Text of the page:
When her community’s apathetic attitude towards climate change wasn’t working for Sarah Ott, an eighth-grade science teacher and NCSE Teacher Ambassador who lives and teaches in Georgia, she decided to be the change that was missing. “I needed a way to make a bigger impact. That’s why I decided to start the group.”
That group, the Citizens’ Climate Lobby of Dalton, Georgia, is constantly working to ensure climate change is part of her community’s conversations. “There is a deep culture of silence in my area about climate change,” says Ott. She attributes some of this silence to misinformation and a heavy dose of denial about the topic. Through her work as an NCSE Teacher Ambassador, she has experience helping students overcome and resolve their misconceptions about climate change. So when she was approached with an opportunity to participate in a local Earth Day activity called “Color for a Cause,” showing the various outcomes of sea-level rise in a mural at their local mall, Ott knew two things—that the answer was yes, and that kids must be involved.
“I reached out to my friends and was like, ‘Hey, we need people to color,’” Ott says when recounting her initial reaction to the Earth Day opportunity. And she knew the newly formed Citizens’ Climate Lobby, or CCL, would be game. The mission of this community activity was simple: to raise awareness and work to normalize the conversation on climate change. Anyone interested in participating was asked to give some time, show up at the local mall, and wield color pencils for a few hours. In return, the participants got free pizza and a chance to make their voices heard on this critical topic.
As a science teacher, Ott does cover climate change and its misconceptions, though she didn’t want her students to feel obligated to participate in a public activity seen by some as ideologically controversial. Instead, she approached her network and local community climate change activists with the opportunity. A few months before the event, those interested in participating met to brainstorm and plan. In these preparatory meetings, they came to a common understanding of climate change and the ways it could possibly influence our sea levels. Ultimately, they decided to have their mural showcase three scenarios: an ideal world with robust climate action leading to minimal sea-level rise; less action, with some rise; and extensive sea-level rise resulting from no action whatsoever. They divided up each of the outcomes into separate panels and assigned volunteers to one of the three. “There was this group of girls that asked to color in the doom panel, and they did it with so much enthusiasm,” Ott notes with amusement.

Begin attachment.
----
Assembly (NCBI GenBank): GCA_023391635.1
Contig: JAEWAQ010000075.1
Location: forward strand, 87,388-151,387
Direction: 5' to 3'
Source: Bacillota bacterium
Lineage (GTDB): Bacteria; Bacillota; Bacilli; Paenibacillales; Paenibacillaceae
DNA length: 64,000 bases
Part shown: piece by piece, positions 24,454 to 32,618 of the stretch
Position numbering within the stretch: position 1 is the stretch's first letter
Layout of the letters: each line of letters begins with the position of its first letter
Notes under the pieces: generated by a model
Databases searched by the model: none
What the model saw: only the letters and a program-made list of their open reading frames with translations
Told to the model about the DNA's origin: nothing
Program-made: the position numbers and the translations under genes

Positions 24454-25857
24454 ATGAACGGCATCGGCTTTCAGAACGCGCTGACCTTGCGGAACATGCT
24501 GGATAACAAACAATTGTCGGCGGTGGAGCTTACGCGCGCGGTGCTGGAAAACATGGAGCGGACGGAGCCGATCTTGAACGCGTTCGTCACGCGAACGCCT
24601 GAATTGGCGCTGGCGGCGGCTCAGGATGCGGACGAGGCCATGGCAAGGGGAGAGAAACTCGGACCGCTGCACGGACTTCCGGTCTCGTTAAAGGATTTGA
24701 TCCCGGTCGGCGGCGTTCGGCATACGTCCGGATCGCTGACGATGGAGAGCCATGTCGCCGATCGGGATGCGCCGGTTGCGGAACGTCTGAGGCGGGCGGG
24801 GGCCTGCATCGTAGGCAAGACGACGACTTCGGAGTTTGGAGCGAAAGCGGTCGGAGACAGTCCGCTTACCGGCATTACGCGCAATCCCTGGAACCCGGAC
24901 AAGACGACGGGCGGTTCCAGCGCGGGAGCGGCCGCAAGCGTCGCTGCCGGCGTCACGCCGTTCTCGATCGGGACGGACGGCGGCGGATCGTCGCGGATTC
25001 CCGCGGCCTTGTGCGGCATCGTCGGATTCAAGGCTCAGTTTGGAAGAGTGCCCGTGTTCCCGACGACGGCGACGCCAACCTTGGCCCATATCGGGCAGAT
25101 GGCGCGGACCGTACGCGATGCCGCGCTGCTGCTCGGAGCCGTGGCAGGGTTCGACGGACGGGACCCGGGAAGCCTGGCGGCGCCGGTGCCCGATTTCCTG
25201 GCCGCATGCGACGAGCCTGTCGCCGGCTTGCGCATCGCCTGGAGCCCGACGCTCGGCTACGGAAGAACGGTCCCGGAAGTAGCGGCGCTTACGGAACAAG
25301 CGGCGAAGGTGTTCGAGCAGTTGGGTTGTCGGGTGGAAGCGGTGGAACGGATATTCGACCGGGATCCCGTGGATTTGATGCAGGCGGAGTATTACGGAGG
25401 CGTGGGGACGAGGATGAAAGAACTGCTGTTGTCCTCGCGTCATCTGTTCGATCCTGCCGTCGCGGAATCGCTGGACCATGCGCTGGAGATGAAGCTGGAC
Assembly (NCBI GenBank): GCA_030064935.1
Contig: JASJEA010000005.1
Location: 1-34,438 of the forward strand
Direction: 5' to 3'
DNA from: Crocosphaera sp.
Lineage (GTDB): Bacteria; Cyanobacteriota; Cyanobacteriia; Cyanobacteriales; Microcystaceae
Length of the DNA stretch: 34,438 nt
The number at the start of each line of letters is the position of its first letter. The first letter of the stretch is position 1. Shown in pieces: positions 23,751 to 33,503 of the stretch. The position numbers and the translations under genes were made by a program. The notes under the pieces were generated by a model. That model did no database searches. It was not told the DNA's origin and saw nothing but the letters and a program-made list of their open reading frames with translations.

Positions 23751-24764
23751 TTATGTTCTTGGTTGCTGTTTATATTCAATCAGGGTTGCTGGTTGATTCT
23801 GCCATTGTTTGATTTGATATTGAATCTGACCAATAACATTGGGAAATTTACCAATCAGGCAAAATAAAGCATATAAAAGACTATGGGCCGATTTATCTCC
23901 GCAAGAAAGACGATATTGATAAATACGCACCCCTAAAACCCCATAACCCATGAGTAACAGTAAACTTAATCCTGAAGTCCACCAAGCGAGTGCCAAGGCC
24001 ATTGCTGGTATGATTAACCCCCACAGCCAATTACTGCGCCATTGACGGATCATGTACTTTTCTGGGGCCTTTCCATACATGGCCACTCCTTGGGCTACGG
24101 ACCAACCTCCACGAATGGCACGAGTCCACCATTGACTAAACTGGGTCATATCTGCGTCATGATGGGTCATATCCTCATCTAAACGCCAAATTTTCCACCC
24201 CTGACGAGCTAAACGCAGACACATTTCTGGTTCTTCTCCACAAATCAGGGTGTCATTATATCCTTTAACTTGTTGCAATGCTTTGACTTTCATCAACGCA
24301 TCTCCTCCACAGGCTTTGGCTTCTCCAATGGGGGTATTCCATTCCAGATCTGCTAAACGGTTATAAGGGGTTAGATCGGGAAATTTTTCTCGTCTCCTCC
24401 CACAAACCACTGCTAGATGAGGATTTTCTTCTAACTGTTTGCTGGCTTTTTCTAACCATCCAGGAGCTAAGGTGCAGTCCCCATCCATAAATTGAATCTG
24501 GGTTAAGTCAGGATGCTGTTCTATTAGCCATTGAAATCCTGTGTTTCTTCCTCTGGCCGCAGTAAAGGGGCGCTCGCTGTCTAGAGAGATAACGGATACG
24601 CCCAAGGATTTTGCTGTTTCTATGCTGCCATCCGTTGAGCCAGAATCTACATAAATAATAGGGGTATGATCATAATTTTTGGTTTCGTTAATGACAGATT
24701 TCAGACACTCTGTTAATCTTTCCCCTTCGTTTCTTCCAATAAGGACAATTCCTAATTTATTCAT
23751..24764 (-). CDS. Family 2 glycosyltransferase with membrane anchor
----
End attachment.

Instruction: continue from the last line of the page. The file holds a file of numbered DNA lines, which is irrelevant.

The girls and the rest of the participants brought that level of excitement to the coloring table on the day of the event, too. “They were so jazzed—pizza, shopping, coloring?! Their energy was infectious.” The younger volunteers even added their own flair to the mural—solar panels and windmills drawn into the ideal world, and an evil villain included in the grim scenario.
More than a few people passing by couldn’t resist the urge to stop and ask what was going on. One college student approached Ott and expressed a desire to learn and do more about climate change. Ott believes the murals will pique the curiosity of both older and younger generations when they’re displayed at a community event this month. And if the CCL team’s greatest ambitions are realized, a matter-of-fact conversation about climate change among visitors will ensue.
“I’ve always been this way,” says Ott, when asked when she became so impassioned and outspoken about climate change. At an early age, she was doing all that she could think of to get others in the know and on board with fighting climate change. Now, as a mother of two young girls, as a school teacher, and as an active member of her community, Ott feels a personal responsibility to do everything possible to raise awareness about the dangers of human-caused climate change and provoke action. “Everything I do is for my own children and my students, to have a healthy and liveable world when they’re adults,” Ott explains. “That’s why I do what I do.”